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Liminal Communitas: a case study of Somali refugee women in Kenya

Andersson, Jennie LU (2013) UTVK02 20131
Department of Human Geography
Abstract
This thesis demonstrates the applicability of the concept of liminality in migration and refugee research, particularly on the empirical example of a community of Somali refugee women in an urban outskirt in Kenya. Originally an anthropological concept, “liminality” refers to an in-between period of uncertainty, a transitional phase in which people are equal and a sense of community trumps differences. The concept lends itself to processes of unfolding social drama, and in this case it is the urban refugee community that is the center stage. The argument is that, in combination with a gendered transnational approach to migration, liminality is useful to deepen the understanding of the refugee community, and on a broader level, human... (More)
This thesis demonstrates the applicability of the concept of liminality in migration and refugee research, particularly on the empirical example of a community of Somali refugee women in an urban outskirt in Kenya. Originally an anthropological concept, “liminality” refers to an in-between period of uncertainty, a transitional phase in which people are equal and a sense of community trumps differences. The concept lends itself to processes of unfolding social drama, and in this case it is the urban refugee community that is the center stage. The argument is that, in combination with a gendered transnational approach to migration, liminality is useful to deepen the understanding of the refugee community, and on a broader level, human experience. The conclusion is that using the analytical concept of “liminality” in refugee research does not rule out space for human agency, as is demonstrated in the example of the Somali refugee women. (Less)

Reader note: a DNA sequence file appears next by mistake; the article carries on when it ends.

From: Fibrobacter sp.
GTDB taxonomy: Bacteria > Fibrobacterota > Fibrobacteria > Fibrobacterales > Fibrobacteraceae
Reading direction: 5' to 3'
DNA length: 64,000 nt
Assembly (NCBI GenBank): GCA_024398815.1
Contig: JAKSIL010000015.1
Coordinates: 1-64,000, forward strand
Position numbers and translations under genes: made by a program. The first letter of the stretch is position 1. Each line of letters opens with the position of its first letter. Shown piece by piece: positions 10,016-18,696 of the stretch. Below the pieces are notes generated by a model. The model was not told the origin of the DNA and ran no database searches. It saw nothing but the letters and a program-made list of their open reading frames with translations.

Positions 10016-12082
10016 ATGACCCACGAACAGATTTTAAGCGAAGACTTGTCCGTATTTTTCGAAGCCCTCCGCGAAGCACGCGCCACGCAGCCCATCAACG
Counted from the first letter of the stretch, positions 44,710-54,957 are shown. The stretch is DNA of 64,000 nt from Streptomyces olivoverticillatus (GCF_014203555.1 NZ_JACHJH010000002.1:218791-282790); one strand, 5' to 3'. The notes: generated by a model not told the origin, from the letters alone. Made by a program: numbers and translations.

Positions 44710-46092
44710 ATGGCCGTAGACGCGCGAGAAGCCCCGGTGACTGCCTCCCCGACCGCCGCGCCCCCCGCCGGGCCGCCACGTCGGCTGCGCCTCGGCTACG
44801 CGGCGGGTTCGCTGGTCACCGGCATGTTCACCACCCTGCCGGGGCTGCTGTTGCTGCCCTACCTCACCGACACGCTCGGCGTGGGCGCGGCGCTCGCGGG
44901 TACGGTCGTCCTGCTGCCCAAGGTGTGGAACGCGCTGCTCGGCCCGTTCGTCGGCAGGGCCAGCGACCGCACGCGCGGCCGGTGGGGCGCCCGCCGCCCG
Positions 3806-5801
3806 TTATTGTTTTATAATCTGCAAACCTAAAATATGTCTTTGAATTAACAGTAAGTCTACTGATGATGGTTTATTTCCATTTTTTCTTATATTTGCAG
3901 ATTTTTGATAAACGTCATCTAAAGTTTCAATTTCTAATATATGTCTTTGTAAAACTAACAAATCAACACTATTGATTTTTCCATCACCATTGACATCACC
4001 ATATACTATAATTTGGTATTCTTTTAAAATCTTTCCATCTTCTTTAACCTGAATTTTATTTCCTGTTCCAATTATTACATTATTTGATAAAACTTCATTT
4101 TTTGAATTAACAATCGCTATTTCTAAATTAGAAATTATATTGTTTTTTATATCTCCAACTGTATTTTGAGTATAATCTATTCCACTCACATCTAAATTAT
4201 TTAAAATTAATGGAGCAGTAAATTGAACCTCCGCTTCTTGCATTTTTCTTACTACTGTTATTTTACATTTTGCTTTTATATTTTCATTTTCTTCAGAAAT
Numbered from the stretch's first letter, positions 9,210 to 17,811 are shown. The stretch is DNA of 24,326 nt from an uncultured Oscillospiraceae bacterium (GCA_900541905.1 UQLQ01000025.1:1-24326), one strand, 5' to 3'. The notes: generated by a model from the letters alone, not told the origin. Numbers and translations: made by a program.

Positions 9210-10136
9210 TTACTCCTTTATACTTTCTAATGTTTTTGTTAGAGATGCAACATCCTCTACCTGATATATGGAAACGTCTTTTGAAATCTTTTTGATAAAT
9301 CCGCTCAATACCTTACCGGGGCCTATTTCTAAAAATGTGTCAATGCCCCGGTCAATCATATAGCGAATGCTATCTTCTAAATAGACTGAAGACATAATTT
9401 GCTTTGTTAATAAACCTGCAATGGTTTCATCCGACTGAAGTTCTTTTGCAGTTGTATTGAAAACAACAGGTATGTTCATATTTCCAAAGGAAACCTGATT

Please use this url to cite or link to this publication:
author
Andersson, Jennie LU
supervisor
organization
course
UTVK02 20131
year
type
M2 - Bachelor Degree
subject
keywords
Liminality, refugees, migration theory, development, transnationalism
language
English
id
4001510
date added to LUP
2016-08-25 13:29:51
date last changed
2016-08-25 13:29:51
@misc{4001510,
  abstract     = {This thesis demonstrates the applicability of the concept of liminality in migration and refugee research, particularly on the empirical example of a community of Somali refugee women in an urban outskirt in Kenya. Originally an anthropological concept, “liminality” refers to an in-between period of uncertainty, a transitional phase in which people are equal and a sense of community trumps differences. The concept lends itself to processes of unfolding social drama, and in this case it is the urban refugee community that is the center stage. The argument is that, in combination with a gendered transnational approach to migration, liminality is useful to deepen the understanding of the refugee community, and on a broader level, human experience. The conclusion is that using the analytical concept of “liminality” in refugee research does not rule out space for human agency, as is demonstrated in the example of the Somali refugee women.},
  author       = {Andersson, Jennie},
  keyword      = {Liminality,refugees,migration theory,development,transnationalism},
  language     = {eng},
  note         = {Student Paper},
  title        = {Liminal Communitas: a case study of Somali refugee women in Kenya},
  year         = {2013},
}